posted at 3/2/2011 8:29 AM EST
Back when I was a statistical philistine, I loathed baseball. It took going to a live game in Toronto this past summer for me to truly appreciate the cerebral nature of baseball. For a time, it became my obsession, until my A.D.D. carried my attention elsewhere (Ooo, shiny!). Mostly, my discovery of sabermetrics led me to ponder how this arcane science could be applied to my first love, hockey.
I came across an interesting site I thought I'd share, especially if there are any fellow forumers out there with a love of stats, statistical analysis and sabermetrics. Hockey Analytics: www.hockeyanalytics.com/
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Perhaps, as this author says, "it isn’t easy to use statistics to gain an insight into the game of hockey. The first problem is the game does not lend itself to a meaningful statistical summary. A second problem is that nobody has ever spent much time thinking about what statistics should be captured and how. Finally, the game is “chaotic” and full of interrelationships."
Baseball seems to lend itself more easily to deep statistical analysis, as there are more "individual" actions - at bats, for example. Hockey is a bit more slippery, and even "individual" actions in hockey are comprised of several external contributing factors and components. In that respect, baseball is more "mathematizable" than hockey - but it did take 20 years for baseball sabermetrics to reach adulthood. Hockey sabermetrics are certainly in their infancy, and maybe eventually a systems is constructed that takes peripheral stats like takeaways, giveaways and scoring chances, and plugs them into the metric in a relevant way.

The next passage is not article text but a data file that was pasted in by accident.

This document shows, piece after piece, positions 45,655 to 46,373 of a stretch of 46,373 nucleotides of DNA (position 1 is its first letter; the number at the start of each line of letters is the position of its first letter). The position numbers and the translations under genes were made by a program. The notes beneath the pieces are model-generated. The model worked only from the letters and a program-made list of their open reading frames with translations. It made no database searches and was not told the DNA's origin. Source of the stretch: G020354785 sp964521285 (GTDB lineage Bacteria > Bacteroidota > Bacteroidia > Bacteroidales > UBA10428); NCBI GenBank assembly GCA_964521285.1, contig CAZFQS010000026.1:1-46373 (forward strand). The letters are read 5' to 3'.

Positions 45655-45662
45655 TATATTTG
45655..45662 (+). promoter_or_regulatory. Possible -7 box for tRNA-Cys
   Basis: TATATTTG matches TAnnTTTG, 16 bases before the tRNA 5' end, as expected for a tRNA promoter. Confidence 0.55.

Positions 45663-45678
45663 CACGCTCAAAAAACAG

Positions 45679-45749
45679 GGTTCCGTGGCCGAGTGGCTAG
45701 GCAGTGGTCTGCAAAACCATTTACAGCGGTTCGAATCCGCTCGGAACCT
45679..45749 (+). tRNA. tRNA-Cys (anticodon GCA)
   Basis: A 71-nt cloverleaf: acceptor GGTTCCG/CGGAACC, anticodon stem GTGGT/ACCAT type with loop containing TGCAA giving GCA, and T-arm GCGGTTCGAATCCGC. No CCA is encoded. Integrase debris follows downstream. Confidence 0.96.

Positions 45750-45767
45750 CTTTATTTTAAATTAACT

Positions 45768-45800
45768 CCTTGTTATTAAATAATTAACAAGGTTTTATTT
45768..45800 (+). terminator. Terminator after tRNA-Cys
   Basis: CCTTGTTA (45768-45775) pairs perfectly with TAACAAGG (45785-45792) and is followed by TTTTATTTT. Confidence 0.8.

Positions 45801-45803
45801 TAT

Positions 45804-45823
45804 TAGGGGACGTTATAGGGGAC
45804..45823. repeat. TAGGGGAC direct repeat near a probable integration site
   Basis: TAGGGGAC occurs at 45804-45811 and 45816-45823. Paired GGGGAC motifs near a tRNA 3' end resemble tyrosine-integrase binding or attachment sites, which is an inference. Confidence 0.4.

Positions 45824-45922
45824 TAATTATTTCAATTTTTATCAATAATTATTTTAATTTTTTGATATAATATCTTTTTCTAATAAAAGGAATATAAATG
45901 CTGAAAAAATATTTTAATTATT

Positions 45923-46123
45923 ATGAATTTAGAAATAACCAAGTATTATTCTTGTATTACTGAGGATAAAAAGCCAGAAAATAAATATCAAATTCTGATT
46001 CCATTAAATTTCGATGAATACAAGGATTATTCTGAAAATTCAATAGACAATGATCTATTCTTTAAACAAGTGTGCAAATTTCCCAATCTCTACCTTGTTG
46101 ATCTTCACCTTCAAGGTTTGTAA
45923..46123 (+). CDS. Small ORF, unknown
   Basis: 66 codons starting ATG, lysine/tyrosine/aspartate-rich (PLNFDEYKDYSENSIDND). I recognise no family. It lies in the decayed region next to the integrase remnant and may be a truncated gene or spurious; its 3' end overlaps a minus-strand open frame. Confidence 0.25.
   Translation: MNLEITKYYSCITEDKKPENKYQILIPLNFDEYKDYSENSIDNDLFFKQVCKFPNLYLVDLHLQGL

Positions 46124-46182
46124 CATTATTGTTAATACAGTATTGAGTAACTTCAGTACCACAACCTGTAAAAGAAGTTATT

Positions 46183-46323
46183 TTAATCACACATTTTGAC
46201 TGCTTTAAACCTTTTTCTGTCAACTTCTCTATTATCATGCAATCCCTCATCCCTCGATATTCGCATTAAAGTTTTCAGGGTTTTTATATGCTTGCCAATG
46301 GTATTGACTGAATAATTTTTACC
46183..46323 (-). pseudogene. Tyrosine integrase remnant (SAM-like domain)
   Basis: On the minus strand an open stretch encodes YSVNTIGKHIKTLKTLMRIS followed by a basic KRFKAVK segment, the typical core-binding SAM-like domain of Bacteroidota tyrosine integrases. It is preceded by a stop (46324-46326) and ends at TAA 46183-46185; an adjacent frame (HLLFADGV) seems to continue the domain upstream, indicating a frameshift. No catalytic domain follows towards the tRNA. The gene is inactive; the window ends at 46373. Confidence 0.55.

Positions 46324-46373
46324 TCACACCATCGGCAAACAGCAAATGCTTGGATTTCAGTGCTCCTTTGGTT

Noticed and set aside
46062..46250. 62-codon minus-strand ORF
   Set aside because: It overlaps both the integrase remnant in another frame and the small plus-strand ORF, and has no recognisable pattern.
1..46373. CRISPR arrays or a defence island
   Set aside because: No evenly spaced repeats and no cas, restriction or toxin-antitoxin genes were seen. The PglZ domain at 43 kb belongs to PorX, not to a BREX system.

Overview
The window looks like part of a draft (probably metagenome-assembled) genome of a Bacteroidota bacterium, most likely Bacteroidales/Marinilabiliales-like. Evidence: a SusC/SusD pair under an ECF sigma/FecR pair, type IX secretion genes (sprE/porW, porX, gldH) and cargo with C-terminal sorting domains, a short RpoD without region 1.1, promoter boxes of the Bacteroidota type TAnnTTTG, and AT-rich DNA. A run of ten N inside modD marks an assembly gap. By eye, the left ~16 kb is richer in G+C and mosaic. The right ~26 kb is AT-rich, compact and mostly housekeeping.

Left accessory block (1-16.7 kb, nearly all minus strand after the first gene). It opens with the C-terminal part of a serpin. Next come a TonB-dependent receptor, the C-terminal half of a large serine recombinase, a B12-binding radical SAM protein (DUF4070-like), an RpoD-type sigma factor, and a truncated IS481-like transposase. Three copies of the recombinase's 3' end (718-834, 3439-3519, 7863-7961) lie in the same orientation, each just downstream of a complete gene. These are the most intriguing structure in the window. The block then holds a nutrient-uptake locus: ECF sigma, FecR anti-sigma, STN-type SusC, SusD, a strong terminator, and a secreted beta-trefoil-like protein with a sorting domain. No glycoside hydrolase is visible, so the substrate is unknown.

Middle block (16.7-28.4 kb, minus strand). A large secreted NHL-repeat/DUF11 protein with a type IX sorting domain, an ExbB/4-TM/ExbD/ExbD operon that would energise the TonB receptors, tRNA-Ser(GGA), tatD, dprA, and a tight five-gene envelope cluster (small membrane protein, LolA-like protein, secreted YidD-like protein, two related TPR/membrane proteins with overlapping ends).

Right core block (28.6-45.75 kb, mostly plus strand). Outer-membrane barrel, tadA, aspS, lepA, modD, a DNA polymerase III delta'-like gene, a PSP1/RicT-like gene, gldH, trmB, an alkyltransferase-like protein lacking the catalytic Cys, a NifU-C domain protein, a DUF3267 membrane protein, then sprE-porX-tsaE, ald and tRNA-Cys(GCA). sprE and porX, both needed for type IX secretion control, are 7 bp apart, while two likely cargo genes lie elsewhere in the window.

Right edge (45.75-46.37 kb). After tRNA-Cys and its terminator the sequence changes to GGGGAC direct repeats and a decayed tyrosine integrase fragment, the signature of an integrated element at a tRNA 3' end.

Part of the problem is that key metrics have only (relatively) recently started to be recorded (like time on ice), while others have changed over time (there used to be one assist per goal awarded...now there are two), which prevents anyone from delving too far into the statistical pool of the past to seek out trends in the numbers. The author of hockeyanalytics (Alan Ryder) has done some good work so far, and he has some external links to other analysts and win probability models, if anyone is interested in reading further, or getting a "second opinion", as it were.
Perhaps "Moneypuck" remains forever elusive to the scrying statistical eyes of the sabermetrician(s). Interesting stuff for anyone who's a numbers/stat geek.
Cheers, and enjoy